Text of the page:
Missile shield OK'd in Europe
LISBON -- President Obama won NATO summit agreement Friday to build a missile shield over Europe, an ambitious commitment to protect against Iranian attack while demonstrating the alliance's continuing relevance -- but at the risk of further aggravating Russia.
On another major issue, Obama and the allies are expected to announce plans today to begin handing off security responsibility in Afghanistan to local forces next year and to complete the transition by the end of 2014.
That end date is three years beyond the time that Obama has said he will start withdrawing U.S. troops, and the challenge is to avoid a rush to the exits as public opinion turns more sharply against the war and Afghan President Hamid Karzai pushes for greater control.
While celebrating the missile shield decision, Obama made a renewed pitch for Senate ratification in the United States of a nuclear arms treaty with Russia, asserting that Europeans believe rejection of the deal would hurt their security and damage relations with the Russians.
Two key unanswered questions about the missile shield -- will it work and can the Europeans afford it• -- were put aside for the moment in the interest of celebrating the agreement as a boost for NATO solidarity.
"It offers a role for all of our allies," Obama told reporters. "It responds to the threats of our times. It shows our determination to protect our citizens from the threat of ballistic missiles."
The president did not mention Iran by name, acceding to the wishes of NATO member Turkey, which had threatened to block the deal if its neighbor was singled out.
Under the arrangement, a limited system of U.S. anti-missile interceptors and radars planned for Europe -- to include interceptors in Romania and Poland and possibly a radar in Turkey -- would be linked to expanded European-owned missile defenses. That would create a broad system that protects every NATO country against medium-range missile attack.
NATO plans to invite Russia to join the missile shield effort, although Moscow would not be given joint control. The gesture would mark a historic milestone for the alliance, created after World War II to defend Western Europe against the threat of an invasion by Soviet forces.
As for the U.S.-Russia arms treaty, Obama was backed by NATO Secretary General Anders Fogh Rasmussen of Denmark, who told reporters that the treaty, called New START and signed in April by Obama and Russian President Dmitry Medvedev, would improve security not only in Europe but beyond.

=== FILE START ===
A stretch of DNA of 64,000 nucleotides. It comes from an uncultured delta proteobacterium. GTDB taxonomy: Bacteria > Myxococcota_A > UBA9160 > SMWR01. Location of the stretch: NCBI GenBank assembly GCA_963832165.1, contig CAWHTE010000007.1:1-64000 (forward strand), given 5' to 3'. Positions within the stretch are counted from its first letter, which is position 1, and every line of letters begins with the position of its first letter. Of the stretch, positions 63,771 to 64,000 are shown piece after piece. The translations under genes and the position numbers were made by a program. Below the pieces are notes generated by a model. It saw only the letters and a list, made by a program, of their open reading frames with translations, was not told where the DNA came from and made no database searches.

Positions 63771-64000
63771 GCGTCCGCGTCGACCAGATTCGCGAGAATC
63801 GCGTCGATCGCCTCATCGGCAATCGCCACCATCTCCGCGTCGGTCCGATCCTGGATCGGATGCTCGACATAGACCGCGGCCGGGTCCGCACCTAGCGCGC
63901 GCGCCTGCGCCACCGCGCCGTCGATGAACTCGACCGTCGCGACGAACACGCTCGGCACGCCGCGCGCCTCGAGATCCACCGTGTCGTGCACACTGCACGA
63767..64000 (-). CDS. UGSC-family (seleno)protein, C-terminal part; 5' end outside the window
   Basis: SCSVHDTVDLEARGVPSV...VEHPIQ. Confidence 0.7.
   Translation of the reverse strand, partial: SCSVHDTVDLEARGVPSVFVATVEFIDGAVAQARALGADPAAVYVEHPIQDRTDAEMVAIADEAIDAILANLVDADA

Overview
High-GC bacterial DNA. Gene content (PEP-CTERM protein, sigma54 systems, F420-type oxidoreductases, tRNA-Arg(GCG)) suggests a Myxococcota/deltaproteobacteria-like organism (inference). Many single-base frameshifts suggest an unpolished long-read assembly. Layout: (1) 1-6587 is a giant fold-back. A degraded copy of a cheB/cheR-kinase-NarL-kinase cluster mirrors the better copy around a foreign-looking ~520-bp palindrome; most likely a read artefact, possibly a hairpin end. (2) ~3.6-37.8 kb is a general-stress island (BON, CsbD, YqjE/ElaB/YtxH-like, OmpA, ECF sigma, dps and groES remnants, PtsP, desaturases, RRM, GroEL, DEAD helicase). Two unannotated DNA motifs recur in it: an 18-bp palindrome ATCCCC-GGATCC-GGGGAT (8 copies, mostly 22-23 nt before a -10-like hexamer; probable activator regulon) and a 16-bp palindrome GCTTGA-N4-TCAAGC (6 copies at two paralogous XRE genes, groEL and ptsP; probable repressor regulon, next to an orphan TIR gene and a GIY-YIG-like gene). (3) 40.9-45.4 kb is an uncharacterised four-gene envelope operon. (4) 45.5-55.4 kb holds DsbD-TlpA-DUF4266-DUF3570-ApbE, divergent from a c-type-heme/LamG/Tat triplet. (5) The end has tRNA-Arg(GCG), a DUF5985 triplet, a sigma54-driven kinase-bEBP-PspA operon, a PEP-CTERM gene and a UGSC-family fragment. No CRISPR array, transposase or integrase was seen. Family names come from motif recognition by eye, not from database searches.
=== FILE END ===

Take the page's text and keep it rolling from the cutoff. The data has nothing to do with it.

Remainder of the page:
"I would strongly regret if it is delayed," Rasmussen said. "A delay would be damaging for security in Europe, and I urge all parties involved to ratify it."
Obama needs 67 votes in the Senate for ratification, and many Republicans have balked at even taking a vote before the new, more heavily GOP Congress convenes in January.
The summit occurs during a pivotal period for NATO, whose relevance is questioned by some who view the alliance as a relic. The adversary that prompted NATO's creation in 1949 -- the Soviet Union along with its Warsaw Pact allies -- no longer exists.
After NATO's rapid expansion during the past decade and a half -- growing from 16 members to 28 -- the gap in military prowess between the United States and most of the rest of the alliance has widened to the point where the basic nature of the defense partnership is in doubt.
Rasmussen told the opening session that it's time for NATO countries to start "cutting fat and investing in muscle."
This is where the American push for a NATO missile defense comes in. It would require a lot of money from European countries -- estimated at about $260 million over 10 years -- and a commitment to a more active type of defense.
It risks aggravating Russia, which has expressed worry that missile defenses could undermine the deterrent value of its nuclear arsenal.
Ivo Daalder, the U.S. ambassador to NATO, took a positive view of prospects for working with Moscow.
"I believe we will find Russia and NATO will now decide that this is a time we move forward together on how to cooperate," said Daalder, though he said today's meetings weren't likely to result in concrete agreements on missile defense cooperation.